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PMS (Pattern Match Services)

The analysis of existing source codes frequently presents a big problem for software migration projects. Another task is transforming the source code into a different language. Therefore we have developed a universal tool for migrations: PMS

PMS allows you to easily dismantle and transform formal texts such as 3G languages, JCL and SQL. This tool forms the technical basis of software migrations.

The Pattern Match Services (PMS) are a powerful set of tools for the analysis of any sources such as programs, scripts, text files, etc. using patterns. Not only can PMS locate matched areas, but it can also transform the source on account of its place of discovery or generate new target files based on it. As an example, the tool has been used to generate a converter which made a fully automatic transformation of 3,000 JSP programs (Jackson Structured Programming) to structured COBOL.

PMS may be made sensible use of anywhere where programs or other source files are systematically being combed through and are to be processed by machine as a result of the analysis.

The most common use cases are

  • source code migration from one programming language to another (e.g. Assembler to COBOL)
  • mapping of sources from one »dialect« to another (e.g. ADABAS D SQL in MaxDB SQL) or
  • transformation of data types in programs (e.g. 2-digit to 4-digit year dates or 4-byte to 8-byte integer).

PMS also makes it easy to perform an intelligent full text search with subsequent classification and/or indexing of documents (e.g. HTML or XML files). The transformation, or rather the generating of target documents, can in turn be controlled by complex rules, for instance to ensure that the result corresponds to a specified, prescribed grammar.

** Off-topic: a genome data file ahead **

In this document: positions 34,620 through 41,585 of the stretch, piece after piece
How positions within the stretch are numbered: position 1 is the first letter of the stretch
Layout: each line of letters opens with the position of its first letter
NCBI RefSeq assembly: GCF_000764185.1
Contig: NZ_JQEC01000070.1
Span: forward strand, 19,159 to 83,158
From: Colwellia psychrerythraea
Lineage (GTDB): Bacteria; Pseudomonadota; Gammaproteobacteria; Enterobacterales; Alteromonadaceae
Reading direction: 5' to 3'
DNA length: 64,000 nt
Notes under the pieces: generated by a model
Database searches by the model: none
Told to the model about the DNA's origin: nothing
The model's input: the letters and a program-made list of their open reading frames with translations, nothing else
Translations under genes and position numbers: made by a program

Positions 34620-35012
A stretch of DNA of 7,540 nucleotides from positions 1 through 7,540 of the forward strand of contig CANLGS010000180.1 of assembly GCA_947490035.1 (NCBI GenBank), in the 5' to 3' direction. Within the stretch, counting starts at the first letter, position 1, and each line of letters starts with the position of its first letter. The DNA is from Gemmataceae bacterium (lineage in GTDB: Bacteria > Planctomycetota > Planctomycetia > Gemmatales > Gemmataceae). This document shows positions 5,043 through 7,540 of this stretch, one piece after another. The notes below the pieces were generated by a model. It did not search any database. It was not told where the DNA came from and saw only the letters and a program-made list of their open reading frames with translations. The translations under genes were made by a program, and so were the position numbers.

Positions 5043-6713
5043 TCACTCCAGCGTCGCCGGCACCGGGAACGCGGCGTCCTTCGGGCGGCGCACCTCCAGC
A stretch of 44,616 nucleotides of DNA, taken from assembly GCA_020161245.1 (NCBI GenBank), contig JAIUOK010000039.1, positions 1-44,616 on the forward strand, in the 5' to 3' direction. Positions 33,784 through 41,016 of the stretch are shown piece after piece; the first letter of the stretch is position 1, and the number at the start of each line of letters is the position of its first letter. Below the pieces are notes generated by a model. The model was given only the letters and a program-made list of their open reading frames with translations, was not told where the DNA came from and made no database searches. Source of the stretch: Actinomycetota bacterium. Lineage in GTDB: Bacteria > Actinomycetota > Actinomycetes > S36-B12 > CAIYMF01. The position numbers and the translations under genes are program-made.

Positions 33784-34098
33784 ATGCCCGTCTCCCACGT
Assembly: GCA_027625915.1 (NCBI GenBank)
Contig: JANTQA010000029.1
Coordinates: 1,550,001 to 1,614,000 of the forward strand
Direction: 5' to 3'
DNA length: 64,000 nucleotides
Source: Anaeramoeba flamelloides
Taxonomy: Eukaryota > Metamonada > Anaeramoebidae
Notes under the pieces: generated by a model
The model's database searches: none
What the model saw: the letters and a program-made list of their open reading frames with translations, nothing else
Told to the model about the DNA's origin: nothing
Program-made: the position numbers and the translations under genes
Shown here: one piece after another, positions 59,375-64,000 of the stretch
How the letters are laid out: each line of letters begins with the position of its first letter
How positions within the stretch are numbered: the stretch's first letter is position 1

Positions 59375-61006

PMS patterns represent search and transformation rules. Although there are similarities with regular expressions, these rules go far beyond their functionality. Here are some differentiators:

  • Nesting of rules: rules formulated with the aid of patterns can be nested at any level. Once a pattern has been defined it can become a component part of another pattern.
  • Syntax similar to the expanded Backus Naur Form (BNF): This allows options, and if necessary, precisely quantified repetitions and alternatives to be defined.
  • Recursive backtracking: trial and error analysis ensures that all possible solutions are tried.
  • Associative and/or approximate search: apart from exact searches, patterns also permit approximate, error-tolerant searches. Here PMS offers the possibility of specifying a similarity measure.

Beyond that, patterns have a high degree of maintainability and may be used in the most diverse contexts.

PMS is made available at various configuration levels and for various licensing models.

  • Enterprise Version: consists of rule editor and the components required for the integration of the generated code in various host languages
  • Stand-alone Development Version (Java-based)
  • Plugin for Eclipse
  • Runtime Environment for running PMS programs